Just a few days before the Iowa caucuses, Democratic candidate Hillary Clinton stressed to voters in Des Moines just how unfeasible she considers her opponent Bernie Sanders' plan to pursue a single-payer health care system.
"I want you to understand why I am fighting so hard for the Affordable Care Act," she said at Grand View University after hearing from a woman who spoke about her daughter receiving cancer treatment thanks to the health care law. "I don't want it repealed, I don't want us to be thrown back into a terrible, terrible national debate. I don't want us to end up in gridlock. People can't wait!"
She added, "People who have health emergencies can't wait for us to have a theoretical debate about some better idea that will never, ever come to pass."
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Derry O'Connor of Des Moines told CBS News that he plans to caucus for Clinton in part because of her stance on health care. He echoed Clinton's sentiments that a single-payer system is out of reach.
"I think if they ever got there, it would be very good," O'Connor said. "I don't see it happening. Look what happened when they tried to expand Medicaid to all the states in the country."
The debate over health care underscores the difference between Clinton's campaign pitch as a pragmatic, effecitve leader and Sander's pitch as a candidate with vision.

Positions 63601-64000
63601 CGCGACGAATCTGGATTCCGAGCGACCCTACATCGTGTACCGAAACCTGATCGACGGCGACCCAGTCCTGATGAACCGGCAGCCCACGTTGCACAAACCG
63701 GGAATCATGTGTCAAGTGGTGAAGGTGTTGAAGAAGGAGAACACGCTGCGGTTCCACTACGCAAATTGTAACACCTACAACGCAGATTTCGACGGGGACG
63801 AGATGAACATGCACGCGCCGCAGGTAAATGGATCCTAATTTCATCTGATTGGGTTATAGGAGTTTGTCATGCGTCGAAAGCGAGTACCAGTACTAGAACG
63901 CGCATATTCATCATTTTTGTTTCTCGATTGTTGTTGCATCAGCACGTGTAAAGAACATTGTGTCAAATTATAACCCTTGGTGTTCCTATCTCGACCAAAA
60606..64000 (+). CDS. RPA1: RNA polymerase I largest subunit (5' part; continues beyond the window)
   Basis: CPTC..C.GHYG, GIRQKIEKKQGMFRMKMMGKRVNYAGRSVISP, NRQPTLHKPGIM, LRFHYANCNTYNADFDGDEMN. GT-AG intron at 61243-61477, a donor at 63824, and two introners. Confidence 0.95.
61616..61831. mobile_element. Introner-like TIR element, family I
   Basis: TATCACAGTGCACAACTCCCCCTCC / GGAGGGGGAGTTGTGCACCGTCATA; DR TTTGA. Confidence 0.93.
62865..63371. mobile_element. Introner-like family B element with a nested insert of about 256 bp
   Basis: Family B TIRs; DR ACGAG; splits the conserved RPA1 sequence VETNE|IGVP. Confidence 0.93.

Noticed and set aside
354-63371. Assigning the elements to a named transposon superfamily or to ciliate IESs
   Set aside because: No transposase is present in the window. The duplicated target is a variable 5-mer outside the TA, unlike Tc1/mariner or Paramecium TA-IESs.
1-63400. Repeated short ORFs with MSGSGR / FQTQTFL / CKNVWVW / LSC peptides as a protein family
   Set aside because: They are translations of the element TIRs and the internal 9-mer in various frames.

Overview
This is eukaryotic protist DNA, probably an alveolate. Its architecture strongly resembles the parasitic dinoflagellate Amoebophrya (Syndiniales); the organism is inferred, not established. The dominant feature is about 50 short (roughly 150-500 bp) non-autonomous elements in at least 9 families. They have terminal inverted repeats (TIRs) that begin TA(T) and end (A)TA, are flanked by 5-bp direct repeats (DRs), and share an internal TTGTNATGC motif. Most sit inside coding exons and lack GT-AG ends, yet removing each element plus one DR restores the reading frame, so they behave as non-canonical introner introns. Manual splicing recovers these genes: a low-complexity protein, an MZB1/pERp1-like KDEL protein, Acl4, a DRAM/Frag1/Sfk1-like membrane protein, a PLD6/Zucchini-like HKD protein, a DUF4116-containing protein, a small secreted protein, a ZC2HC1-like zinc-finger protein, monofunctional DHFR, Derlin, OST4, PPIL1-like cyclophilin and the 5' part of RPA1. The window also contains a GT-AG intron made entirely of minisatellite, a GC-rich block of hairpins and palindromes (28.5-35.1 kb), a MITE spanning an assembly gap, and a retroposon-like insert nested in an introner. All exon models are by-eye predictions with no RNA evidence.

"That's what our campaign is about, it is thinking big," Sanders said at a primary debate earlier this month. Accomplishing goals like implementing single-payer health care (or "Medicare for all") is dependent on reducing the influence of big corporations, he argued. "Nothing real will get [done] unless we have a political revolution where millions of people finally stand up."
In that debate, Clinton stressed how difficult it is to stand up to the existing health insurance industry. But she also suggested there were other reasons the U.S. has yet to adopt a single-payer system.
"As someone who has a little bit of experience standing up to the health insurance industry, that spent, you know, many, many millions of dollars attacking me, and probably will so again... I think it's important to point out that there are a lot of reasons we have the health care system we have today," she said. "I know how much money influences the political decision-making... However, we started a system that had private health insurance."
Clinton has, of course, been pushing for health care reform for decades. Her point of view on a single-payer system has changed dramatically over the years.
In 1994, when advocating for comprehensive health care reform as first lady, Clinton told reporters that if Congress didn't pass a reform bill that year, the nation would eventually embrace a single-payer plan.
"If, for whatever reason, the Congress doesn't pass health care reform, I believe, and I may be to totally off base on this, but I believe that by the year 2000 we will have a single payer system," she said. " I don't even think it's a close call politically. I think the momentum for a single payer system will sweep the country... It will be such a huge popular issue... that even if it's not successful the first time, it will eventually be. "
CBS News' HannahFraser-Chanpong contributed to this report.